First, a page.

Comair’s flight attendants last month voted to accept a new five-year contract that would pay new cabin crew about 20 percent less than current employees, moving Comair one step closer to meeting its cost-cutting goals and adding 35 regional jets starting next month. The extra capacity will mean another 350 flight attendant jobs and guarantee existing workers their scheduled pay raises over the life of the contract.
Delta Air Lines
When corporate headquarters in Atlanta called on Comair to fly Bombardier CRJs three times a day from Cincinnati into Missouri’s Springfield-Branson Regional Airport, the wholly owned Delta subsidiary faced a dilemma familiar to regional airlines everywhere–how to establish a new station too small to justify the cost of the needed equipment and staff. Until recently, the only option lay with hiring another airline to perform the duties.
Five years as an association president might seem like a modest stint to some, but Debby McElroy has seen enough in her tenure at the RAA to last a lifetime.
Embraer and Bombardier each collected significant orders late last month for their respective regional jets, the Brazilian manufacturer from Saudi Arabian Airlines for 15 dual-class Embraer 170s and the Canadian airframe maker from Northwest Airlines for 15 fifty-seat CRJ200s. Embraer’s sale marked its first from the Middle East, a potentially lucrative market where regional networks remain largely undeveloped.
Twilight has fallen unceremoniously on the heyday of the 50-seat regional jet, and Bombardier’s October 28 announcement that it would suspend production of the CRJ200 only underscored that fact. Of course, the recent bankruptcies of Northwest Airlines, Delta Air Lines and Independence Air haven’t helped, but signs of a meltdown came long before any CRJ operators stopped deliveries or started grounding airplanes.
Mesaba Aviation won a motion it filed last month against its fellow Chapter 11 petitioner and mainline partner Northwest Airlines for withholding more service contract payments. Mesaba, which subleases its Avro RJs and part of its Saab 340 fleet from Northwest, claimed that Northwest withheld $5.2 million in retaliation for the regional airline’s suspension of lease payments–a practice allowed under U.S.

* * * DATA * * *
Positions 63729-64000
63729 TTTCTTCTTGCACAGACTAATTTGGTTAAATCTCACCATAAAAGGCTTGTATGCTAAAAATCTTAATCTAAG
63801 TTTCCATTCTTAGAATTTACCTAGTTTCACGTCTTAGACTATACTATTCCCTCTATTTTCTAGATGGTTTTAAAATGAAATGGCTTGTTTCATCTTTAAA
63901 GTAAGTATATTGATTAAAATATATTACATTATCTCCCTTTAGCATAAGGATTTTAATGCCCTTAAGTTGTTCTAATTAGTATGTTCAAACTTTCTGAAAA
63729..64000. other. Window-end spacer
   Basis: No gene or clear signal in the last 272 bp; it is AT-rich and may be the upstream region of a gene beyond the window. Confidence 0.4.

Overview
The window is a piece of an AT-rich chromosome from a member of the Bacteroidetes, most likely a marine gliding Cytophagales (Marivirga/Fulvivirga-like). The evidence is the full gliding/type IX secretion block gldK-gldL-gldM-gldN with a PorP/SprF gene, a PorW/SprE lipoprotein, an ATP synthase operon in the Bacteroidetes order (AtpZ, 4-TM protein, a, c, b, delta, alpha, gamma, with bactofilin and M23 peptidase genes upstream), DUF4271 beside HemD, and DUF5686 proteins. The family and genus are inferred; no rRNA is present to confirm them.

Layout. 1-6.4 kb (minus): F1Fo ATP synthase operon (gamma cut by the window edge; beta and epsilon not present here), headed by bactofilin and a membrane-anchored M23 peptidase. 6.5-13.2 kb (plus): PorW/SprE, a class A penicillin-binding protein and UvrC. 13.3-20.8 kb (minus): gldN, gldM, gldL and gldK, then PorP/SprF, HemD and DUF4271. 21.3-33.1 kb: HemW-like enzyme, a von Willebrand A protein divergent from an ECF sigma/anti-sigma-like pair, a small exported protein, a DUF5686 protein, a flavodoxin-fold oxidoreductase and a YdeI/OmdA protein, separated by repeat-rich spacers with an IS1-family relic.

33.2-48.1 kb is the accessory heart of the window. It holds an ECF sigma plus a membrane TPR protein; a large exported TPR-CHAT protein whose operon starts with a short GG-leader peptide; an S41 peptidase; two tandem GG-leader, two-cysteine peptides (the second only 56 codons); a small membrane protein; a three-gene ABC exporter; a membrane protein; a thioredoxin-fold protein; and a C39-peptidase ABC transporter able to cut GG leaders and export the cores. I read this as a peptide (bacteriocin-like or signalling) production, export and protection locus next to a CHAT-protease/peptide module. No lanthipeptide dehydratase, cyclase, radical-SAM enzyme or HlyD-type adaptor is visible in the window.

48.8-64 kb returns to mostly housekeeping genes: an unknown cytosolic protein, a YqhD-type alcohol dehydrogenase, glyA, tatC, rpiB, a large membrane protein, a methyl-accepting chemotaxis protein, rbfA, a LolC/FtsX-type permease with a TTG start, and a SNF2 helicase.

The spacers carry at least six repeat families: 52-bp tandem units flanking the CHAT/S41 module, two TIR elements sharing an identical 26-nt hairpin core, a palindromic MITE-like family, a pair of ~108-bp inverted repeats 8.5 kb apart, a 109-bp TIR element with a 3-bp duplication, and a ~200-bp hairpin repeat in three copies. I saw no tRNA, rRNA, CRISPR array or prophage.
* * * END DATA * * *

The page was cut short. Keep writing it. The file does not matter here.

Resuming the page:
Travelers on Delta, Northwest and other airlines operating under bankruptcy protection might face longer lines, delays and fuller and less frequent flights, but it’s “business as usual” at Delta AirElite, according to a spokesman.
The giant sucking sound generated by the bankruptcies of two of the largest airlines in the U.S. echoed last month through the financial community and across the air transport industry, including the regional airline sector. Among Delta’s various partners, wholly owned Comair stands to feel the most profound repercussions because it now too operates under Chapter 11 protection.
Mesaba Airlines became the latest casualty of Northwest Airlines’ financial meltdown last month, when it followed its sole mainline code-share partner into Chapter 11 bankruptcy. The move followed weeks of speculation about the effects of Northwest’s failure to pay its Airlink partners millions of dollars in flying fees and subsequent plans to remove as much as half of the seating capacity from Mesaba’s fleet.
Comair will dispose of as many as 30 regional jets and slash between 600 and 1,000 jobs as part of a plan to cut costs by $70 million a year, the company announced last month.